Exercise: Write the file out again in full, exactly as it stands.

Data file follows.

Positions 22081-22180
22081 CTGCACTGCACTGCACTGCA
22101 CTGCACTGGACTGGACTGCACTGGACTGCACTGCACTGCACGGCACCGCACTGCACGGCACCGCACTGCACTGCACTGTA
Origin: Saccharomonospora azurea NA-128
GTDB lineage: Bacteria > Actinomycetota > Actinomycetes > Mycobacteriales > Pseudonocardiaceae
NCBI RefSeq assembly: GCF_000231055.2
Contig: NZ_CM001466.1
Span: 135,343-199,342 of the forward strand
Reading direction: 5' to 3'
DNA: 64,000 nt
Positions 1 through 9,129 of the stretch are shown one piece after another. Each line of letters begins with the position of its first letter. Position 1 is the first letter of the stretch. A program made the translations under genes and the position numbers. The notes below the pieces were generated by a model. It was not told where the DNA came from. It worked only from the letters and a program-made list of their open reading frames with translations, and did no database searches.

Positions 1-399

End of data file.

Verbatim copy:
Positions 22081-22180
22081 CTGCACTGCACTGCACTGCA
22101 CTGCACTGGACTGGACTGCACTGGACTGCACTGCACTGCACGGCACCGCACTGCACGGCACCGCACTGCACTGCACTGTA
Origin: Saccharomonospora azurea NA-128
GTDB lineage: Bacteria > Actinomycetota > Actinomycetes > Mycobacteriales > Pseudonocardiaceae
NCBI RefSeq assembly: GCF_000231055.2
Contig: NZ_CM001466.1
Span: 135,343-199,342 of the forward strand
Reading direction: 5' to 3'
DNA: 64,000 nt
Positions 1 through 9,129 of the stretch are shown one piece after another. Each line of letters begins with the position of its first letter. Position 1 is the first letter of the stretch. A program made the translations under genes and the position numbers. The notes below the pieces were generated by a model. It was not told where the DNA came from. It worked only from the letters and a program-made list of their open reading frames with translations, and did no database searches.

Positions 1-399